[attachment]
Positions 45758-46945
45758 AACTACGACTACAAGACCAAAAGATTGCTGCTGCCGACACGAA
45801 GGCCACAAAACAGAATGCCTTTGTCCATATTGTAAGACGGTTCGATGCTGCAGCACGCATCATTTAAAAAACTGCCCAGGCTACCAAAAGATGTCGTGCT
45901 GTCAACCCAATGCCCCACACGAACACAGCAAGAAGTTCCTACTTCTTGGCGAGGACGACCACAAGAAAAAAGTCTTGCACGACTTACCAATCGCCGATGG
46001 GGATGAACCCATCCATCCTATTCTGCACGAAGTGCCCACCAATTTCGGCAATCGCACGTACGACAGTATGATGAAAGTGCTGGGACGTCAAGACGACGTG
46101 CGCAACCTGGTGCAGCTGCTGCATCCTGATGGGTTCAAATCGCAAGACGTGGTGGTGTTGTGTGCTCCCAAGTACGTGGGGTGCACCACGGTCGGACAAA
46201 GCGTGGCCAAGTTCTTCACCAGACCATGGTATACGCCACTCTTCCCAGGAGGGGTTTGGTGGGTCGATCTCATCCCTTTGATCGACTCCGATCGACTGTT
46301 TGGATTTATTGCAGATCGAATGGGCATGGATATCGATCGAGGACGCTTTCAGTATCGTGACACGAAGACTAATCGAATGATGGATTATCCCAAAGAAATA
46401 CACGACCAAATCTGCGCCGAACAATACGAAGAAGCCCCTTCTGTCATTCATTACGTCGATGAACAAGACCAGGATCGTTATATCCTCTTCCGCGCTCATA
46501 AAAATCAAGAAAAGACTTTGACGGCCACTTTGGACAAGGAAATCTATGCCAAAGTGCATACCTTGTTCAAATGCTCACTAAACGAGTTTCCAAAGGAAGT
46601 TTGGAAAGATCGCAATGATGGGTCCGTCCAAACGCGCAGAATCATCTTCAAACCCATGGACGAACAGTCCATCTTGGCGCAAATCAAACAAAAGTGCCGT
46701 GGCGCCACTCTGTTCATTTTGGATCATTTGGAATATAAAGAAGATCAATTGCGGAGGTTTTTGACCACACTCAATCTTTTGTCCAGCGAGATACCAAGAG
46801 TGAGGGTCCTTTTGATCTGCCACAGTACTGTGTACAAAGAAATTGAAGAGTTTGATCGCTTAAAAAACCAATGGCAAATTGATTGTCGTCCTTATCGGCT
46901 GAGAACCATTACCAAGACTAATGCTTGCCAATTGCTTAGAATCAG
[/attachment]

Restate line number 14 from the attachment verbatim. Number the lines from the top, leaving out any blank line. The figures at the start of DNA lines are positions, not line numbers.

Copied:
46901 GAGAACCATTACCAAGACTAATGCTTGCCAATTGCTTAGAATCAG